A new report from the Department of Defense outlines the military’s capability to deter cyber threats with some pretty heavy firepower, including nuclear weapons.
The paper written by the Defense Science Board described the best types of bombs to use on hackers to be “Global selective strike systems e.g. penetrating bomber, submarines with long range cruise missiles, Conventional Prompt Global Strike (CPGS), survivable national and combatant command,” while “Nuclear weapons would remain the ultimate response and anchor the deterrence ladder” for cyber threats.
“The report … implies that the United States might have to rely on nuclear weapons to retaliate after a large-scale cyber attack,” Foreign Policy writes.
Although it seems that Foreign Policy is reporting shocking revelations, they’re actually engaged in subtle misinformation. They claim that this strike capability is only to be used in “retaliation” after a cyber attack as opposed to preemptive strikes to prevent cyber threats, which the military is already authorized to do.
For all the talk of the indefinite detention section of the National Defense Authorization Act (NDAA), a little known provision gave President Obama the authority to “conduct offensive operations in cyberspace”.
Here’s what Section 954 of the 2011 NDAA says:
SEC. 954. MILITARY ACTIVITIES IN CYBERSPACE.
Congress affirms that the Department of Defense has the capability, and upon direction by the President may conduct offensive operations in cyberspace to defend our Nation, Allies and interests, subject to—
(1) the policy principles and legal regimes that the Department follows for kinetic capabilities, including the law of armed conflict; and
(2) the War Powers Resolution (50 U.S.C. 1541 et seq.).
Prior to this NDAA provision, in July 2011, the Pentagon announced cyberspace to be their “operational domain” and claimed that the U.S. can “under the laws of armed conflict, respond to serious cyber attacks with a proportional and justified military response at the time and place of our choosing,” said Deputy Defense Secretary William Lynn during the release of The Department of Defense Strategy for Operating in Cyberspace.
This week we heard Rand Paul speak much about the “law of armed conflict” or “Martial Law” in his talking filibuster of John Brennan over drone strikes on American soil, which is a related concern since the NDAA also officially labeled the U.S. as part of the battlefield.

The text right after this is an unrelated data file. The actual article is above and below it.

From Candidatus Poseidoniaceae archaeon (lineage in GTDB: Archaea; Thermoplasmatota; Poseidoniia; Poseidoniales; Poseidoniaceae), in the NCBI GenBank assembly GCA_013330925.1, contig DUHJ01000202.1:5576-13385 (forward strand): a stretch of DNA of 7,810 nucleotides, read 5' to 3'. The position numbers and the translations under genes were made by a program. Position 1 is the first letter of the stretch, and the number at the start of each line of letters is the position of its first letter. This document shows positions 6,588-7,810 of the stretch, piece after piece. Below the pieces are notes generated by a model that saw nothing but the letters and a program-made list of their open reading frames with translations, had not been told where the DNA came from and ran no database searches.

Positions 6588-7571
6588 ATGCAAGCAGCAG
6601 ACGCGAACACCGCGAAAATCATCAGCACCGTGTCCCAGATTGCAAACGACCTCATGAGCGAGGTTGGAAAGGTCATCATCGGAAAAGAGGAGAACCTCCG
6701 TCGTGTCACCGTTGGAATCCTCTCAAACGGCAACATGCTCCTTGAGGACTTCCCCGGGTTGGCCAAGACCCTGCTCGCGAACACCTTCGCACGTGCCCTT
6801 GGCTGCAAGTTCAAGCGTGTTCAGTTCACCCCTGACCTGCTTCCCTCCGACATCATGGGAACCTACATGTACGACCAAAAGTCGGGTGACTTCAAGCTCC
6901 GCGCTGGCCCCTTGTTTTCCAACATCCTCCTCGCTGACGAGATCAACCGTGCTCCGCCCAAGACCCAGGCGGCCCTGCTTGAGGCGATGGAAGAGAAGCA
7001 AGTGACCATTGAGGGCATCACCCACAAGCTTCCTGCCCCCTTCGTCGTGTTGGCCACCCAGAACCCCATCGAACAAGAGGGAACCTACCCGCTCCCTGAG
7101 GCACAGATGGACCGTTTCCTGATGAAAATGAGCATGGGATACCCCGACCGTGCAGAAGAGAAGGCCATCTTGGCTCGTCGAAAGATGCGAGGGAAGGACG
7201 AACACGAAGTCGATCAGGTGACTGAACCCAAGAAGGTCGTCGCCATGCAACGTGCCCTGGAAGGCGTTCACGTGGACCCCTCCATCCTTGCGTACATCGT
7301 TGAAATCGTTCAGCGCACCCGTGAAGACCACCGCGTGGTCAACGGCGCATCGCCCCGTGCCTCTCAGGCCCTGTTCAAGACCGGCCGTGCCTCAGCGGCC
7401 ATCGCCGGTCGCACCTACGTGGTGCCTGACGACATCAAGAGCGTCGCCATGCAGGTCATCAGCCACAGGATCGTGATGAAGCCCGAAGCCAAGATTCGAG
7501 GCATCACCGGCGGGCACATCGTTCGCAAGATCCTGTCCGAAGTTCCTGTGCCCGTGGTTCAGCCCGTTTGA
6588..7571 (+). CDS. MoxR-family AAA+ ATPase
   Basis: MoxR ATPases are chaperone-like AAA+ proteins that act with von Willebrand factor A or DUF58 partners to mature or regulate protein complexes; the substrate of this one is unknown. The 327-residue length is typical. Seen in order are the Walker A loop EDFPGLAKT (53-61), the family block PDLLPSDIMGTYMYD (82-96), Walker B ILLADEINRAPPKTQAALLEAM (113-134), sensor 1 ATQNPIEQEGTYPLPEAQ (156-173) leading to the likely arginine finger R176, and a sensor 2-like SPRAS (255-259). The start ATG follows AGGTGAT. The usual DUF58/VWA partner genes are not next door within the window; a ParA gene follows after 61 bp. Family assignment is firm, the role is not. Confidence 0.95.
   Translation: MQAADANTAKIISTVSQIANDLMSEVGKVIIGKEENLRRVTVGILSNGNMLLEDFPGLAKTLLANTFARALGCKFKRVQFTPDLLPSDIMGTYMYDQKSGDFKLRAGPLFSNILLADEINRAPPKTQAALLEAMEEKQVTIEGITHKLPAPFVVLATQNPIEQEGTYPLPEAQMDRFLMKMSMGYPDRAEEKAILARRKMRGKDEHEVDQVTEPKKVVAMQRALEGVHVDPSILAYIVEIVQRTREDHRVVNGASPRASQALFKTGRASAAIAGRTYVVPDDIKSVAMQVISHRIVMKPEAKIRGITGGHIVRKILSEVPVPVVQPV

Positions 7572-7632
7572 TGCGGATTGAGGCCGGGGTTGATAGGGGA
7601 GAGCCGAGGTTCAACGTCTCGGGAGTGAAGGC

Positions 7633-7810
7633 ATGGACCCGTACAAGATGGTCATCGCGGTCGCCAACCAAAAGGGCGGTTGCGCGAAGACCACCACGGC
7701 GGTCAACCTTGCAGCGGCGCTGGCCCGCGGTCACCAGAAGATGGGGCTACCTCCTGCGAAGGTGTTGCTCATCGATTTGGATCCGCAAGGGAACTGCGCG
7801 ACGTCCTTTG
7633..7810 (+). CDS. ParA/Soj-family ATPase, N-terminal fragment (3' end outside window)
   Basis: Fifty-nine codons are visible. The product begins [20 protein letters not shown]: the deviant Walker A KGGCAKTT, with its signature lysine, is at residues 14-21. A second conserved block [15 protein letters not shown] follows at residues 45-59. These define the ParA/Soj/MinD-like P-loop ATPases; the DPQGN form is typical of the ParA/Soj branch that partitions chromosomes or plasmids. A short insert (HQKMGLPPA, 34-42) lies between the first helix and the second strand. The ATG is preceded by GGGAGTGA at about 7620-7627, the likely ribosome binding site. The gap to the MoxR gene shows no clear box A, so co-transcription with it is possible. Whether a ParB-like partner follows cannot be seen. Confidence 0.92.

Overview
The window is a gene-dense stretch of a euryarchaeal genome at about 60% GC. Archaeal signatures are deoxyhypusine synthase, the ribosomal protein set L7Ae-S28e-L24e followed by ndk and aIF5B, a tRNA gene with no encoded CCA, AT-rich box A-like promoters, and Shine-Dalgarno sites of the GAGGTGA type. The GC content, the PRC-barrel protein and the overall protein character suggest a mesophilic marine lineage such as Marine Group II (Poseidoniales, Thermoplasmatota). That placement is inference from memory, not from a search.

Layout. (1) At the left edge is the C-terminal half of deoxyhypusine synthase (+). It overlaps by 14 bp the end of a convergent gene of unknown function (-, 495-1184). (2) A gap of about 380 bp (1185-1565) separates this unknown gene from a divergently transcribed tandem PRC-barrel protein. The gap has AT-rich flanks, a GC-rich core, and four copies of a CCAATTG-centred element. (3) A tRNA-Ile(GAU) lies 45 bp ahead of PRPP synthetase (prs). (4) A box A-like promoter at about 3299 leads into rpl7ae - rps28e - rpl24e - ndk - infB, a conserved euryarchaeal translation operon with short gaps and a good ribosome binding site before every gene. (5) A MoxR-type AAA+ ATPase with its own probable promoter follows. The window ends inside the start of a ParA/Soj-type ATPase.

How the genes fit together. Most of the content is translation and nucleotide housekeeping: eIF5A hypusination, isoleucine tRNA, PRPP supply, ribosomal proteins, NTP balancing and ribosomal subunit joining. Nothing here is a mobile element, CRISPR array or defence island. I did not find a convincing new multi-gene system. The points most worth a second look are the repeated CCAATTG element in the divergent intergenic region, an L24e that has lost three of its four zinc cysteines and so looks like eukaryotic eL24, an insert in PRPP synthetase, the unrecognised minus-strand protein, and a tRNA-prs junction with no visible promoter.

Paul reiterated that if Americans can be treated the same as an enemy under the law of armed conflict, there is no due process protection, as well as more flexible rules of engagement than those that restrict the police. Just ask the Guantanamo prisoners or Bradley Manning how due process works under the laws of war. Or ask the family of the 16-year-old American murdered by a targeted drone strike about the rules of engagement.
Therefore due process will not be needed to take offensive action against cyber threats under the laws of war. In other words, hackers everywhere may be facing a lethal force if they’re suspected of engaging in cyber attacks against the U.S. or its allies and interests.
The report, however, urges US military leaders to develop “cyber escalation scenarios and red lines” that could prompt the use of force. Or simply put, when can they pull the trigger on a cyber threat. Of course, just as the legal justification for drone strikes has remained classified, surely, this will as well.
Here is a nifty illustration they provided to help us visualize how the threat levels are designed for hackers:
It’s also important to note that the military has been authorized to conduct a cyberwar with “kinetic capabilities”, meaning it can operate wherever the threat is in the world. A borderless war like the war on terror. This eliminates any need for the President to seek an individual declaration of cyber war against China in Congress even though nuclear weapons could potentially be involved.
Does anyone in Congress understand just how dangerous it is to authorize the use of preemptive deadly force against suspected cyber threats without due process?
Read other articles by Eric Blair Here